First Aid Management for Hematemesis

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Hematemesis is simply known as vomiting blood. When there is blood in vomit, it usually connotes of a serious medical problem, as it may indicate that there is bleeding along the upper gastrointestinal (GI) tract. The upper gastrointestinal tract is comprised of the mouth, esophagus, stomach and the duodenum, first part of the small intestine.

Apart from the examination, a detailed history will be taken by the physician. There are several tests that can be done to determine the cause of hematemesis, which include an endoscopy (insertion of a thin, flexible tube with a camera at the tip through the upper GI tract), rectal examination and blood tests.

Hematemesis, or vomiting blood, should not be confused by hemoptysis, or coughing blood. Although they are both expelled from the mouth, hemoptysis comes from the respiratory tract and will have a different consistency from hematemesis.

Hematemesis is considered a medical emergency.

Types of Hematemesis

There are different types of hematemesis based on its appearance (color specifically) and amount. The following are the different types:

  • Large quantity of bright red blood
    • Typically indicative of a fast but rapid bleeding in the upper GI tract
  • Coffee ground blood (dark brown to red color)
    • Typically indicative of slow bleeding
    • Change to coffee ground color signifies that the blood has come in contact with the stomach acid
    • If not given immediate medical attention, may progress to heavy bleeding
  • Streaks of red blood
    • Typically indicative that it has blended with food
  • If paired with melena (dark, sticky stool that contains blood that was digested to some degree)
    • Typically indicative of gastrointestinal hemorrhage

Causes of Hematemesis

There is a large variety of causes of hematemesis, thus it is important to pinpoint the exact organ causing the bleeding so it can narrow down the potential causes. Some of the potential causes of hematemesis based on the organ affected include:

Esophagus:

  • Esophagitis (inflammation of the esophagus)
  • Gastroesophageal reflux (esophageal irritation due to stomach acid reflux)
  • Esophageal cancer
  • Esophageal varices
  • Mallory-Weiss syndrome: tear in the esophageal or stomach lining

Stomach:

  • Gastritis (inflammation of the stomach lining)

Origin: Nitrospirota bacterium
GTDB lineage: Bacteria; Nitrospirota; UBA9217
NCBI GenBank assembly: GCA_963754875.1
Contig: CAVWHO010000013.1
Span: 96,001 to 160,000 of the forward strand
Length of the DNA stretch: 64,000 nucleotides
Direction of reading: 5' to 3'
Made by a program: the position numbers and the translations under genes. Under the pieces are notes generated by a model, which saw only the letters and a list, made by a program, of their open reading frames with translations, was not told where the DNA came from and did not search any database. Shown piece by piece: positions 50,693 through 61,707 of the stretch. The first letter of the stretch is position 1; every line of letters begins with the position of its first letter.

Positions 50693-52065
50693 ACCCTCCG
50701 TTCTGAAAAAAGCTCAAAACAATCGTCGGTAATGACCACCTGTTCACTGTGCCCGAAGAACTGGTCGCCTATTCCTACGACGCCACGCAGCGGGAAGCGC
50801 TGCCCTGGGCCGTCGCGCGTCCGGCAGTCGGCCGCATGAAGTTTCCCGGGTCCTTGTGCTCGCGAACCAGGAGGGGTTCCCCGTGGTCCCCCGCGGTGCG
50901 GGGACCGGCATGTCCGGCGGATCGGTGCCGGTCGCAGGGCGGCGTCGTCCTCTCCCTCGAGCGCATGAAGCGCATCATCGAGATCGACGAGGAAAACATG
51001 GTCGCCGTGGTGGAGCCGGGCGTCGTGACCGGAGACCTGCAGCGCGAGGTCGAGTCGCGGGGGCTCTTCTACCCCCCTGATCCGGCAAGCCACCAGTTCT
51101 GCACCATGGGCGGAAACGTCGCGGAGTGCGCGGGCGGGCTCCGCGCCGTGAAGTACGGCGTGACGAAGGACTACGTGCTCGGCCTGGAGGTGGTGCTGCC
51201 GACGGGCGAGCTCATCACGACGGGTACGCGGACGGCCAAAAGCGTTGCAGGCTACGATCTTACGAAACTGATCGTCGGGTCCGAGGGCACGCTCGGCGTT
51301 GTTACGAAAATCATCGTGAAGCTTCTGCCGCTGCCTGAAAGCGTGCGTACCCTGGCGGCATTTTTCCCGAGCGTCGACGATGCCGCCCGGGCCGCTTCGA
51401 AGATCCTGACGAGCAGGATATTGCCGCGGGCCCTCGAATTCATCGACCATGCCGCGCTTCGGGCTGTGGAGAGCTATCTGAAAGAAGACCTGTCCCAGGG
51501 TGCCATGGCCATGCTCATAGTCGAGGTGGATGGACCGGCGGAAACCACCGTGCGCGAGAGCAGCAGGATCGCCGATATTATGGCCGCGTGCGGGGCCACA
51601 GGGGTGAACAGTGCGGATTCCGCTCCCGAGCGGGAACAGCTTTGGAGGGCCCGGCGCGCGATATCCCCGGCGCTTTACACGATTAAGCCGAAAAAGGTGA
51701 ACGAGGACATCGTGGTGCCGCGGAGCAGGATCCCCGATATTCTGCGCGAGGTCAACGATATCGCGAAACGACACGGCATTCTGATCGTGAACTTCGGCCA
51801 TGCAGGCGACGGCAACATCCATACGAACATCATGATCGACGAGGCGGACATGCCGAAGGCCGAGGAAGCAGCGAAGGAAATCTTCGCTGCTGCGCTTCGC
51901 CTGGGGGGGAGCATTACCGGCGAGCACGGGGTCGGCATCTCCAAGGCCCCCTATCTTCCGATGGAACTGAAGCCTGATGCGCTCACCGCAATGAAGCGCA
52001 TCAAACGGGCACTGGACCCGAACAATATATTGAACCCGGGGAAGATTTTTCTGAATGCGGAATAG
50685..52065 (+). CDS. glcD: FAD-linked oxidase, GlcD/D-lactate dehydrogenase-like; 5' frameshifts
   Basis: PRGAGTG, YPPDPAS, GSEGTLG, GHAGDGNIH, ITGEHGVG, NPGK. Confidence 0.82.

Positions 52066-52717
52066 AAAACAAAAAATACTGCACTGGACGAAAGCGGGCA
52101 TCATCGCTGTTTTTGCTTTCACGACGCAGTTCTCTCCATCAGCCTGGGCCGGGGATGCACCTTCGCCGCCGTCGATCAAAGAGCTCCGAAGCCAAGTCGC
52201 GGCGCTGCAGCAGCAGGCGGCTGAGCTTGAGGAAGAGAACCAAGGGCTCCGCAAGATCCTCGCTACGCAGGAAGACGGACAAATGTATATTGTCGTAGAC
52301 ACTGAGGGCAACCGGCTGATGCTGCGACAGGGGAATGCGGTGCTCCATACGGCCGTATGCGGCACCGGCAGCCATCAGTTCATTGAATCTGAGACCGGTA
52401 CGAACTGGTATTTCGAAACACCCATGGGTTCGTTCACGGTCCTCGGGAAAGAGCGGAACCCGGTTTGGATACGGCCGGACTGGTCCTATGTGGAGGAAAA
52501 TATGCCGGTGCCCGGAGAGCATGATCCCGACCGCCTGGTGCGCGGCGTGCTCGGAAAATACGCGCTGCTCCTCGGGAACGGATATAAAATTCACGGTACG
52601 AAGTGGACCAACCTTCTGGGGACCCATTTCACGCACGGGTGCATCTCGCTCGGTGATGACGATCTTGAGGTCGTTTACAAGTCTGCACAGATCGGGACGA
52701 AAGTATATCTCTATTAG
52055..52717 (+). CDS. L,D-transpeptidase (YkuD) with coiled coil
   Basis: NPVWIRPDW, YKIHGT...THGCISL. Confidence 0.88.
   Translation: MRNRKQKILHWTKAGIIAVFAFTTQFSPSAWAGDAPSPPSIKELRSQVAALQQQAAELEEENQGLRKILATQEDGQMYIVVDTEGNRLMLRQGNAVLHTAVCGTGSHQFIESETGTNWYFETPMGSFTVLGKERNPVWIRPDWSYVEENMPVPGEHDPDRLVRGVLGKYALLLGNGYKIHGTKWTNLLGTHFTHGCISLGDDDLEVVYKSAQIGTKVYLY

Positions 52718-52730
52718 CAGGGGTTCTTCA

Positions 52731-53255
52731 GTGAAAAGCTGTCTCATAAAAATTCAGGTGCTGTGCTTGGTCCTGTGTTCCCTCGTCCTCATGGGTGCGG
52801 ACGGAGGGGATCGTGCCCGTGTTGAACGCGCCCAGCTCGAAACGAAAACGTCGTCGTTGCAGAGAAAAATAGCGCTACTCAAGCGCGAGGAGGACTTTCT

• Gastric (stomach) ulcer
  • Stomach cancer
  • Stomach varices
  • Mallory-Weiss syndrome: tear in the esophageal or stomach lining

Duodenum:

  • Duodenitis (inflammation of the duodenum lining)
  • Duodenal cancer

Others:

  • Swallowed blood from epistaxis (commonly known as nosebleed)
  • Ingested poison
  • Blood disorders
  • Injury of any organ in the upper GI tract

First Aid Management for Hematemesis

Hematemesis is considered a medical emergency, thus at first signs of presence of blood in the vomit, seek medical attention immediately. The primary goal of treatment is to stop the bleeding. The earlier the medical condition is detected, the better the prognosis. The following treatments can be done in cases of loss of large amounts of blood and fluids:

  • Intravenous (IV) fluids may be required
  • Surgery
  • Some causes may be managed by medications.

Understanding hematemesis can help when taking First Aid Courses. Hematemesis, or presence of blood in vomit, usually connotes of a serious medical problem, as it may indicate that there is bleeding along the gastrointestinal tract. Hematemesis is considered a medical emergency.

Hematemesis is simply known as vomiting blood,

Hematemesis is simply known as vomiting blood,

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  1. I am a patient of liver cirrhosis since 2012

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  • All standardfirstaidtraining.com content is reviewed by a medical professional and / sourced to ensure as much factual accuracy as possible.

  • We have strict sourcing guidelines and only link to reputable websites, academic research institutions and medical articles.

  • If you feel that any of our content is inaccurate, out-of-date, or otherwise questionable, please contact us through our contact us page.